Commenting on today’s short-term economic indicator figures for the three months to November 2017, Office for National Statistics senior statistician Ole Black said:
“There was strong and widespread growth across manufacturing with notable increases from renewable energy projects, boats, planes and cars for export. However, despite a small increase in November 2017, construction again contracted in the last three months, with private house building providing the only positive news in the sector.
“The trade deficit narrowed in the last three months, due mainly to increased exports of services, shipments of works of art and cars. Over the last year exports of goods, particularly cars, machinery and crude oil, have continued to increase, and at a faster rate than imports."Nôl i'r tabl cynnwys
This section presents the latest figures and trends for the UK’s short-term economic indicators.
Table 1: Headline figures for short-term economic indicators, UK, November 2017
|3-month on 3-month||Month-on- month||3-month on 3-month a year ago||Month on same month a year ago|
|Total production output (% change)||1.2||0.4||3.3||2.5|
|Manufacturing output (% change)||1.4||0.4||3.9||3.5|
|Total construction output (% change)||-2.0||0.4||1.6||0.4|
|Trade balance (goods and services) (£billion change)¹||2.1||-0.5||4.3||0.2|
|Source: Office for National Statistics|
|1. These figures reflect changes in the level of the trade deficit (in £ billions), rather than percentage growth. A positive figure represents a narrowing of the deficit while a negative figure represents a widening.|
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Nôl i'r tabl cynnwys
Following a weaker period earlier in the year, production output increased by 1.2% in the three months to November 2017, in line with the figures recorded in recent months.
Manufacturing has shown similar signs of strength with output rising by 1.4% in the three months to November 2017, the largest three-month growth rate since February 2017, contributing 1.0 percentage point towards growth in total production.
The increase in manufacturing output was wide-spread, with 12 of the 13 industries growing in the three months to November 2017.
Manufacturing output was 3.9% higher in the three months to November 2017 compared with the same three months in 2016, which is the strongest rate of growth since March 2011; on this basis, growth has now been above 3% for four consecutive three-months-on-a-year periods, which is the first time since June 2011.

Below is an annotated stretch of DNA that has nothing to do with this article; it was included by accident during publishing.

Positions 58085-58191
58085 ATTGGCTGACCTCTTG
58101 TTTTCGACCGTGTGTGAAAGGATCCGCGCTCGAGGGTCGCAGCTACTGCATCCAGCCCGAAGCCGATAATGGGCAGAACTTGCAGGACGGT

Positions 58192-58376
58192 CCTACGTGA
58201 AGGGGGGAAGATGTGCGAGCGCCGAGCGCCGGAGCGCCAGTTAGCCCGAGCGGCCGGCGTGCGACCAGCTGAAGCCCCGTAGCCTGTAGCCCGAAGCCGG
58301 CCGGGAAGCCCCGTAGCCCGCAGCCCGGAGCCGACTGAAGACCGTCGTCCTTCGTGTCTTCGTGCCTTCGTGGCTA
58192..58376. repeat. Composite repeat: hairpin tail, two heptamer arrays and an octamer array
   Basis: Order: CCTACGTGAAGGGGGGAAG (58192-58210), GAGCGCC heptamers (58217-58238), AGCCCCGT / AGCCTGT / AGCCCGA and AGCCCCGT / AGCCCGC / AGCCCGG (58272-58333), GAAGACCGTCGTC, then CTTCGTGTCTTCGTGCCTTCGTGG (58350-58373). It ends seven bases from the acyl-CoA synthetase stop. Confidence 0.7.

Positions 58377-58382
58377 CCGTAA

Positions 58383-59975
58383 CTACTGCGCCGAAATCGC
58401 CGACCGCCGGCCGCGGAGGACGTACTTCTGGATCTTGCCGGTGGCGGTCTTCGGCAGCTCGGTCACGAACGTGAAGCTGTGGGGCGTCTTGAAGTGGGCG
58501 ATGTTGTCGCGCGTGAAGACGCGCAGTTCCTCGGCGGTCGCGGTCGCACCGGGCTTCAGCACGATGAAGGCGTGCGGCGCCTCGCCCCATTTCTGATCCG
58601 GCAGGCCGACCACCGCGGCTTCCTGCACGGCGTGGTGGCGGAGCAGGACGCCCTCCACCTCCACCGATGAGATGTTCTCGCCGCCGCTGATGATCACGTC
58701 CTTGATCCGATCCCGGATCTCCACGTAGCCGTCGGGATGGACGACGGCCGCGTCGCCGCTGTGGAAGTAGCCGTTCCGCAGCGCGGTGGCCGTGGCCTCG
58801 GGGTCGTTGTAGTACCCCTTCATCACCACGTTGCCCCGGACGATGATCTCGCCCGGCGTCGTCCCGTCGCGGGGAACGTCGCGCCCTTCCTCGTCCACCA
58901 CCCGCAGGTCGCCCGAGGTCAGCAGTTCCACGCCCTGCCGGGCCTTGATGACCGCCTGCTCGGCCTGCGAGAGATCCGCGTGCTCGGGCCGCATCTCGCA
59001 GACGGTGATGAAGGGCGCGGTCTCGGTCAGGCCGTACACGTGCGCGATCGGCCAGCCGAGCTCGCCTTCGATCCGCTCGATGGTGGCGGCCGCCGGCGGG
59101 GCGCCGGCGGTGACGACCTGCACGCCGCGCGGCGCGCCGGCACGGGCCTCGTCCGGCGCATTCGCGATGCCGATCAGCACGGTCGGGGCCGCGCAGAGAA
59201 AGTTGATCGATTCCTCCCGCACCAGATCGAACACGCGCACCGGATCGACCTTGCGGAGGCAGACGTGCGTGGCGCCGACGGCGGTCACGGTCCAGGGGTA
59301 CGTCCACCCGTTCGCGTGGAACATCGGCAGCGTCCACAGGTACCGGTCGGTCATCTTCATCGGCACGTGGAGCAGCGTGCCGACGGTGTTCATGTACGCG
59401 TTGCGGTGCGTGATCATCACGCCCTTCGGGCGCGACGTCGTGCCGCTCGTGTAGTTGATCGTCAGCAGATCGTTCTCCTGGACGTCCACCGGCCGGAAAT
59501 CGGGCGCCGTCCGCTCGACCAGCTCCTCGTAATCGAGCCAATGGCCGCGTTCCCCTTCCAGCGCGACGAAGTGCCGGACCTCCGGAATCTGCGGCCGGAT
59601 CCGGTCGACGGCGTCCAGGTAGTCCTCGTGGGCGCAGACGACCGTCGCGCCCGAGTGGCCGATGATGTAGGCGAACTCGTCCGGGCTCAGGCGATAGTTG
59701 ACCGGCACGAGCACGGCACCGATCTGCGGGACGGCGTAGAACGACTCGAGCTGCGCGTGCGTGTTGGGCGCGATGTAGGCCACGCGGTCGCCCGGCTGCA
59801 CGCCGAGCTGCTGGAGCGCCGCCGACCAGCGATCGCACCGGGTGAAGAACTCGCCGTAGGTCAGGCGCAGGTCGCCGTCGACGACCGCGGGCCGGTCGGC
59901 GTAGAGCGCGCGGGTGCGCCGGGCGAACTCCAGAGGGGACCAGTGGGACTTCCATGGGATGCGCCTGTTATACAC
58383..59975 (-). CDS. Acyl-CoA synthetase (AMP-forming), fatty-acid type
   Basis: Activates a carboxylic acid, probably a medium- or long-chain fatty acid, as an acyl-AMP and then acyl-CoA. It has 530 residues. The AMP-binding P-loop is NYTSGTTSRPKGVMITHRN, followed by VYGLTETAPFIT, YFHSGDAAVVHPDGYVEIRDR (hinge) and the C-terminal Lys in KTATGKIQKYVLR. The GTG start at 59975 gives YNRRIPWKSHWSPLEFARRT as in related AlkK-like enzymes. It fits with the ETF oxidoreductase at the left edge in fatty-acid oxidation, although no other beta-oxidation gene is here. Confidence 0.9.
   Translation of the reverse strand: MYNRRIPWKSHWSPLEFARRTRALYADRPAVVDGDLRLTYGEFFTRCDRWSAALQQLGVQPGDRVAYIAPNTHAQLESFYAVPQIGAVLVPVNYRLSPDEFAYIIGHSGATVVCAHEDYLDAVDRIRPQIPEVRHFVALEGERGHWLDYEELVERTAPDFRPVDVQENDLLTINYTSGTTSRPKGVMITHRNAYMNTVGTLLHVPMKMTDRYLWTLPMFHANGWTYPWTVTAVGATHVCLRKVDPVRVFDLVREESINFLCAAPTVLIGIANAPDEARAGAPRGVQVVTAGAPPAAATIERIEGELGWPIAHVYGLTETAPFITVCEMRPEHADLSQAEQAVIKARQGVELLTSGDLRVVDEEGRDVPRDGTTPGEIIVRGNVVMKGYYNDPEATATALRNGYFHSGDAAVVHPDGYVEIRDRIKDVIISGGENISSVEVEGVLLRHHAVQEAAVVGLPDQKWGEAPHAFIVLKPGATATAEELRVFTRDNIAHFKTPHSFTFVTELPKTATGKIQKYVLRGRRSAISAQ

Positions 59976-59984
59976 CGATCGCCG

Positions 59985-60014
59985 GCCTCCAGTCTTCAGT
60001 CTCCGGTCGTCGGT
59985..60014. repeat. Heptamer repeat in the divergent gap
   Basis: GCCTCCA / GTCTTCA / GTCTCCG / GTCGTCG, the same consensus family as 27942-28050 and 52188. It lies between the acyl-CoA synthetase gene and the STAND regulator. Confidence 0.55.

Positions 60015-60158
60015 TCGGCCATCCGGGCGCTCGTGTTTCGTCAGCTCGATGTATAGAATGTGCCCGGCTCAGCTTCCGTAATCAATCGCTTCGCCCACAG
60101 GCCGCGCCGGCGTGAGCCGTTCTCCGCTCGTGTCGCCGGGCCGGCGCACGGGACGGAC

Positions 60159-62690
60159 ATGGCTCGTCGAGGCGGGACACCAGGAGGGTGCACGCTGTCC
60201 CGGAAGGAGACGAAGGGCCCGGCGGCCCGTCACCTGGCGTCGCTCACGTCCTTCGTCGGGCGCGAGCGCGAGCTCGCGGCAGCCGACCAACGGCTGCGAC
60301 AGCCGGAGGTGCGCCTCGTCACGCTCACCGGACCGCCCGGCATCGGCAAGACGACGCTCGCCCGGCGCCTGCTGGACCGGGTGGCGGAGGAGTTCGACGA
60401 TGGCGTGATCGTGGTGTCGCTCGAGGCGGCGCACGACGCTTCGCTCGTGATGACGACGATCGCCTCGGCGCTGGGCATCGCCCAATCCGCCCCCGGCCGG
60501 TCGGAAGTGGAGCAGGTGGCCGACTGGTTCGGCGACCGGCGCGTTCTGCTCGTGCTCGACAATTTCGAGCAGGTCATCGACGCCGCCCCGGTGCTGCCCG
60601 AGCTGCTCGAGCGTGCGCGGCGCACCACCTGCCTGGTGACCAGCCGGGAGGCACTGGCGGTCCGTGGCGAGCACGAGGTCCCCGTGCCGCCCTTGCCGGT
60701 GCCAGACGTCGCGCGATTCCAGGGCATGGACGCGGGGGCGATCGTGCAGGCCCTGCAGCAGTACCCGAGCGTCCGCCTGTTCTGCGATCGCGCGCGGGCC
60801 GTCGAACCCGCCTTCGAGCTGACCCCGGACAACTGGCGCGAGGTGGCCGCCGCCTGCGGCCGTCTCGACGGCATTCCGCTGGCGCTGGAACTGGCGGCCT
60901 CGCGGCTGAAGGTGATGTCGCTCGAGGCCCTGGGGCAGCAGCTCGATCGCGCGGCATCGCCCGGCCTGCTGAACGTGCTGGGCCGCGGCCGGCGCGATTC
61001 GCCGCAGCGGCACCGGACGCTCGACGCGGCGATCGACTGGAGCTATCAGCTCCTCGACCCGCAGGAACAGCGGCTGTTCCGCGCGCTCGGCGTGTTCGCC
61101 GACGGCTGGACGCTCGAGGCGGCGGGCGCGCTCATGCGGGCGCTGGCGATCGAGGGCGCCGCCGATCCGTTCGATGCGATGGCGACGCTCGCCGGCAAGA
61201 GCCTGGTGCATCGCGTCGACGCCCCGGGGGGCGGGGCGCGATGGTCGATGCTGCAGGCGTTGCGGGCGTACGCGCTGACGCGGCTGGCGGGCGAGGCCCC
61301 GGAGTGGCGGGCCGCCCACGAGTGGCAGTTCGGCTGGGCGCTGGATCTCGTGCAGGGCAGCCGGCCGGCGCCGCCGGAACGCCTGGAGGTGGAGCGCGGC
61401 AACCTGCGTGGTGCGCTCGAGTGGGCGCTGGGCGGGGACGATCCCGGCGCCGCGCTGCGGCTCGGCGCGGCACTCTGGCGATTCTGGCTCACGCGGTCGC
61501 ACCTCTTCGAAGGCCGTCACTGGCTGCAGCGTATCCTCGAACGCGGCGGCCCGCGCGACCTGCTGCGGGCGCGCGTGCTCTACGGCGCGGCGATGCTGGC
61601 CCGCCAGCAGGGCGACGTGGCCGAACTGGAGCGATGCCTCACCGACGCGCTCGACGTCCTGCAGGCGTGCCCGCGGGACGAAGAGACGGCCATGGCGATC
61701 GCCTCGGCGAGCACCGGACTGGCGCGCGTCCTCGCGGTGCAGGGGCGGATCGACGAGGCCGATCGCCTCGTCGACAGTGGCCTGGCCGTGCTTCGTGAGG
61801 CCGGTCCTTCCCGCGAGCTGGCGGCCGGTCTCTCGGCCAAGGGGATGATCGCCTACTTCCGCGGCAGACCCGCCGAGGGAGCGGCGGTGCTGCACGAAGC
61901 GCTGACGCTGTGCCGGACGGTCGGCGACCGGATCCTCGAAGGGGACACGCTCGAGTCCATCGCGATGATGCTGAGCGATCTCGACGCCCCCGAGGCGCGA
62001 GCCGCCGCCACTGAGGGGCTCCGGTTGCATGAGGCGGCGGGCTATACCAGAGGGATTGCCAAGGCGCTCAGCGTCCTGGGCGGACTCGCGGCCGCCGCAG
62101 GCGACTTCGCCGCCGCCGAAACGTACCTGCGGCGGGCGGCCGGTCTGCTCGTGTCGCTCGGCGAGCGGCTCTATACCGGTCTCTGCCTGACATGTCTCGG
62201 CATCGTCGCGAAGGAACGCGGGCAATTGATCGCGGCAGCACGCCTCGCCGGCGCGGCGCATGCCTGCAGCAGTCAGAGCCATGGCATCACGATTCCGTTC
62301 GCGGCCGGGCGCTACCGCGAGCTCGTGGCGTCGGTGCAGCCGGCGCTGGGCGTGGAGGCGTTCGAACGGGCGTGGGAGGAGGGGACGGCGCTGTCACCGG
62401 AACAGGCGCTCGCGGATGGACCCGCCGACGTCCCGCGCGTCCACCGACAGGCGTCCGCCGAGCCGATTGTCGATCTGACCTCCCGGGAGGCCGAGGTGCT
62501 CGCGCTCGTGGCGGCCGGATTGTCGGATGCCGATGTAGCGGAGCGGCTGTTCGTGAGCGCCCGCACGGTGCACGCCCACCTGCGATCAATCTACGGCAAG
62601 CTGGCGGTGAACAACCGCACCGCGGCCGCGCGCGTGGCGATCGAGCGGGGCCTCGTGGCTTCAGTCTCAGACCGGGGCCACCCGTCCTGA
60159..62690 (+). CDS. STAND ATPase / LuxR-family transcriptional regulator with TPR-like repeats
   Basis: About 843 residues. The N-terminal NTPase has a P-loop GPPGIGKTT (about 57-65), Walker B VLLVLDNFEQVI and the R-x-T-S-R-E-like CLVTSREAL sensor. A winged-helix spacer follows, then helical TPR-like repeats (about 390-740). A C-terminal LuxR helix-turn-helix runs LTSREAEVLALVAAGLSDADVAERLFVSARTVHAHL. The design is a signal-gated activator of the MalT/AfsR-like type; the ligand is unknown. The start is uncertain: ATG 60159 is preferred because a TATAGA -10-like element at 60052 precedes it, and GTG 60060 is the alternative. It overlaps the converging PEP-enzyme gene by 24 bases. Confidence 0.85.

Production output rose by 0.4% in November 2017, driven primarily by 3.2% growth in energy supply and 0.4% growth in manufacturing; this is exactly in line with market expectations.
manufacturing output increased for the seventh consecutive month, for the first time since February 1997; this is slightly above market expectations of a rise of 0.3%.
Without other revisions, total production output would need to fall by 3.1% in December 2017 for quarterly growth in Quarter 4 (Oct to Dec) 2017 to be zero (to one decimal place).
Construction output fell by 2.0% in the three months to November 2017, which is the largest three-month fall since August 2012; this has continued its recent weak trend, marking the sixth consecutive three-monthly fall.
The fall in construction output was driven by a 5.4% fall in private commercial new work, a 2.2% fall in total housing repair and maintenance, and a 3.3% fall in infrastructure – subtracting 1.0, 0.4 and 0.4 percentage points from total growth respectively; this was partially offset by a 1.2% increase in private new housing.
Compared with November 2016, construction output increased by 0.4%, which is the lowest month-on-year growth since March 2016.
Construction output rose by 0.4% in November 2017 as growth in private new housing increased by 4.1%, contributing 0.9 percentage points; this is below market expectations of a rise in construction output of 0.7%.
Without other revisions, total construction output would need to rise by 5.1% in December 2017 for quarterly growth in Quarter 4 (Oct to Dec) 2017 to be zero (to one decimal place).
The UK trade deficit narrowed by £2.1 billion to £6.2 billion in the three months to November 2017, with a £1.2 billion narrowing in the goods deficit and a £0.9 billion widening in the services surplus; excluding erratics, the trade deficit narrowed by £1.2 billion in the three months to November 2017.
The narrowing in the goods deficit was driven mainly by a £2.3 billion increase in non-EU goods exports, partially offset by an increase in both EU and non-EU goods imports of £0.2 billion and £0.9 billion respectively.
In volume terms, goods exports excluding oil and erratics rose by 2.6% in the three months to November 2017; meanwhile, the volume of goods imports excluding oil and erratics remained flat during the same period.
The sterling exchange rate index 1 appreciated by 0.4% in the month of November 2017, coinciding with a 0.5% rise in total goods export prices and a 1.0% rise in goods import prices; however, removing the effect of price movements in oil and erratics, export prices of goods fell by 0.1% and import prices of goods rose by 0.4%.
The UK trade deficit widened by £0.5 billion in November 2017; this was larger than market expectations of a widening of £0.1 billion on the basis that the October 2017 trade deficit would remain unrevised at £1.4 billion (the October 2017 deficit was revised up to £2.3 billion in today's latest figures).
The increase in the monthly UK trade deficit widening is due to an increase of £0.8 billion in goods imports, partially offset by total goods exports increasing by £0.3 billion; the trade in services surplus remained unchanged in November 2017.
Notes for: Main points
- A measure of the overall change in the trade-weighted exchange value of sterling, calculated by weighting together bilateral exchange rates.
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